Grantee Highlight: An Anchor for Low-Income Immigrants in Marin County

Grantee Highlight: An Anchor for Low-Income Immigrants in Marin County

Every month, we highlight a grantee that we’ve recently funded through our Equity Grants Program, which advances racial and economic inclusion in the Bay Area.

Canal Alliance: An Anchor for Low-Income Immigrants in Marin County

Tucked between the San Francisco Bay and Highway 101 in Marin County, which has one of the highest income disparities in the country, is Canal Alliance, a multi-service agency dedicated to serving immigrants and other native born residents in San Rafael’s canal district. The enclave is home to a majority of Latino and Vietnamese immigrants and other low-income residents.

Photo courtesy of Canal Alliance

The organization was founded in 1982 to communicate neighborhood needs to local elected officials. Since then, Canal Alliance has emerged as a local anchor, innovating programs to serve the needs of its clients. Under its founding and long-time director Tom Wilson, the organization offered an array of immigration-related legal and support services. In 2005, it merged with the Canal Ministry. At its helm today is Omar Carrera, an Ecuadoran immigrant with a business background who came to the U.S. speaking no English and rose through the ranks of the agency to serve as its executive director. Today, the agency employs over 50 people and offers myriad services to help break the generational cycle of poverty and mitigate the challenges faced by immigrants and low-income residents in the area.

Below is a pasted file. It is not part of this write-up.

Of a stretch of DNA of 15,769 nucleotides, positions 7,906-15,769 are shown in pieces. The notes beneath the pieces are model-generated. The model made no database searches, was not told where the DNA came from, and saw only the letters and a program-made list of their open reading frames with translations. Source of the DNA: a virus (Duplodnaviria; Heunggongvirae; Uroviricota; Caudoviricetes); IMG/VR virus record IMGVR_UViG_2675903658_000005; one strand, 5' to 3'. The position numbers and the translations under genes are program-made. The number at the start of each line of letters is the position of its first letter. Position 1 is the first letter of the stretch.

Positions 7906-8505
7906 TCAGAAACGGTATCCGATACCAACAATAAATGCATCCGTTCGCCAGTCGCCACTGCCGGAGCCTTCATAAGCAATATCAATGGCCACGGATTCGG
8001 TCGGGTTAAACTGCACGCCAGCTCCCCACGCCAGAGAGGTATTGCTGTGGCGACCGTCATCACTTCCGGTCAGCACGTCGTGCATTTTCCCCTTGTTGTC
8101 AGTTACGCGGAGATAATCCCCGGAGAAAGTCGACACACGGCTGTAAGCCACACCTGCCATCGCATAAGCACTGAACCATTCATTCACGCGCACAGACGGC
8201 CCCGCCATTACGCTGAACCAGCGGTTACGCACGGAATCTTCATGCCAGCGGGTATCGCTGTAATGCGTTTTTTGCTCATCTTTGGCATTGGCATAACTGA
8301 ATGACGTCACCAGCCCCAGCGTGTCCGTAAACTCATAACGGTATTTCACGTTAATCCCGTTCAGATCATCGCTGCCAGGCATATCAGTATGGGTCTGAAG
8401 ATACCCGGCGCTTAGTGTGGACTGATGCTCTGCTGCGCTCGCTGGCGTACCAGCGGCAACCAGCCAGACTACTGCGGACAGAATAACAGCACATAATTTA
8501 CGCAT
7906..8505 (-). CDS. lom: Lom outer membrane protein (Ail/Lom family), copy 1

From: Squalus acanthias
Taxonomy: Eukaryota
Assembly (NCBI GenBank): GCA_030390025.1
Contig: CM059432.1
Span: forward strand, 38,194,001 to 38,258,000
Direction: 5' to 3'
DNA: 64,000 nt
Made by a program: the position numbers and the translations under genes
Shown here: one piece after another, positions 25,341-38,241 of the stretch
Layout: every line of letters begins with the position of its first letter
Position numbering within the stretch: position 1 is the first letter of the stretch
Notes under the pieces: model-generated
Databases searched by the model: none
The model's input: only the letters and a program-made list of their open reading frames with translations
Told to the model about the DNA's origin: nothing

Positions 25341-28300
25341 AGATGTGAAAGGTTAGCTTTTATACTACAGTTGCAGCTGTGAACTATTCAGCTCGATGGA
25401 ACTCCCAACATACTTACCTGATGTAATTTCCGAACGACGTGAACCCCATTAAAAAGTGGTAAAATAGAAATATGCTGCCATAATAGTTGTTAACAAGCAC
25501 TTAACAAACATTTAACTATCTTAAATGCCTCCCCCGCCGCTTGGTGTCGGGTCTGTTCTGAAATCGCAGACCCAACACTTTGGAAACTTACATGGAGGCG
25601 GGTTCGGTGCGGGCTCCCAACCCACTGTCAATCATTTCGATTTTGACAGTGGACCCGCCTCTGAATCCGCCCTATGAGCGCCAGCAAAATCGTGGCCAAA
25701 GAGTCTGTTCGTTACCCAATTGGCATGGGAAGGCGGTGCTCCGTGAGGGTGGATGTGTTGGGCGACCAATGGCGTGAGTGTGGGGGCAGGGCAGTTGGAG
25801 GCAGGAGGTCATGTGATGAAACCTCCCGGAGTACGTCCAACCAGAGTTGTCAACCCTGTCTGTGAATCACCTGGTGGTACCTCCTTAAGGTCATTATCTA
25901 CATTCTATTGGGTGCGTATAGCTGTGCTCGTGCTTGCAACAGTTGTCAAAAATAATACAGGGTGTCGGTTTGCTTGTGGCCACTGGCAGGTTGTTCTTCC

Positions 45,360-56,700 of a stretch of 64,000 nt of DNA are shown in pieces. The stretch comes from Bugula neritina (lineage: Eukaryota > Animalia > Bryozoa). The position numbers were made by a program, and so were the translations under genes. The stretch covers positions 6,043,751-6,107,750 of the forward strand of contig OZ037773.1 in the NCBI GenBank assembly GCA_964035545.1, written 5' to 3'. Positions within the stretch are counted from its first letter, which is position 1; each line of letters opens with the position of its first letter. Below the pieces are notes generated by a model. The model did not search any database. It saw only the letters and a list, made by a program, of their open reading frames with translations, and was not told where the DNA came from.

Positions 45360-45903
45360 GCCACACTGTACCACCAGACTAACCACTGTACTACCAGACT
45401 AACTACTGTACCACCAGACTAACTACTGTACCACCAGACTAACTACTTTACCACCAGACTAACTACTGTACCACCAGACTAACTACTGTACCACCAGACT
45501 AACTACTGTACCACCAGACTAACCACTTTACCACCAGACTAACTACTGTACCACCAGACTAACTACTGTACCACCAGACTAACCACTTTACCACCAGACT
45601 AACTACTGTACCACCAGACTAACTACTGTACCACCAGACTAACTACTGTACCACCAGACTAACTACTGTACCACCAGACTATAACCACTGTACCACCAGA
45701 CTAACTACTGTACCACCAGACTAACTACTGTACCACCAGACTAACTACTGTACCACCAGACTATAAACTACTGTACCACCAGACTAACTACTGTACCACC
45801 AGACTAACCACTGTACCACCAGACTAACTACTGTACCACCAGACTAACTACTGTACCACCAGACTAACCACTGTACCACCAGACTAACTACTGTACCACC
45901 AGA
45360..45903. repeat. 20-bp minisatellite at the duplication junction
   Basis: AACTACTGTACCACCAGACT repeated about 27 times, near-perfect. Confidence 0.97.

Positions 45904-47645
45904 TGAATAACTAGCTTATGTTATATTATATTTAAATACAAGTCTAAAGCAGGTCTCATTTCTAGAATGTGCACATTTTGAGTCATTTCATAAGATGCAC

Canal Alliance is a one-stop shop for newcomers and other low-income residents. It operates a food pantry and provides bilingual information and referral services, education programs for youth and adults that include university preparation and support, mental health, and immigration services, including a new mobile legal unit serving neighboring farmworker communities. It also seeks to stem the deeply entrenched poverty in the community and engage local leadership to address the marginalization of low-income residents in the canal area.

In 2007, when Immigration and Customs Enforcement (ICE) deported 57 residents from the area and immigrants were too frightened to leave their homes, Canal Alliance staff arrived with groceries for immigrant families. In these uncertain times, when immigrants and other low-income and people of color are under attack, Canal Alliance stands ready, not only to serve and protect its clients, but also to engage new leaders, forge new partnerships, and leverage power for this resilient community.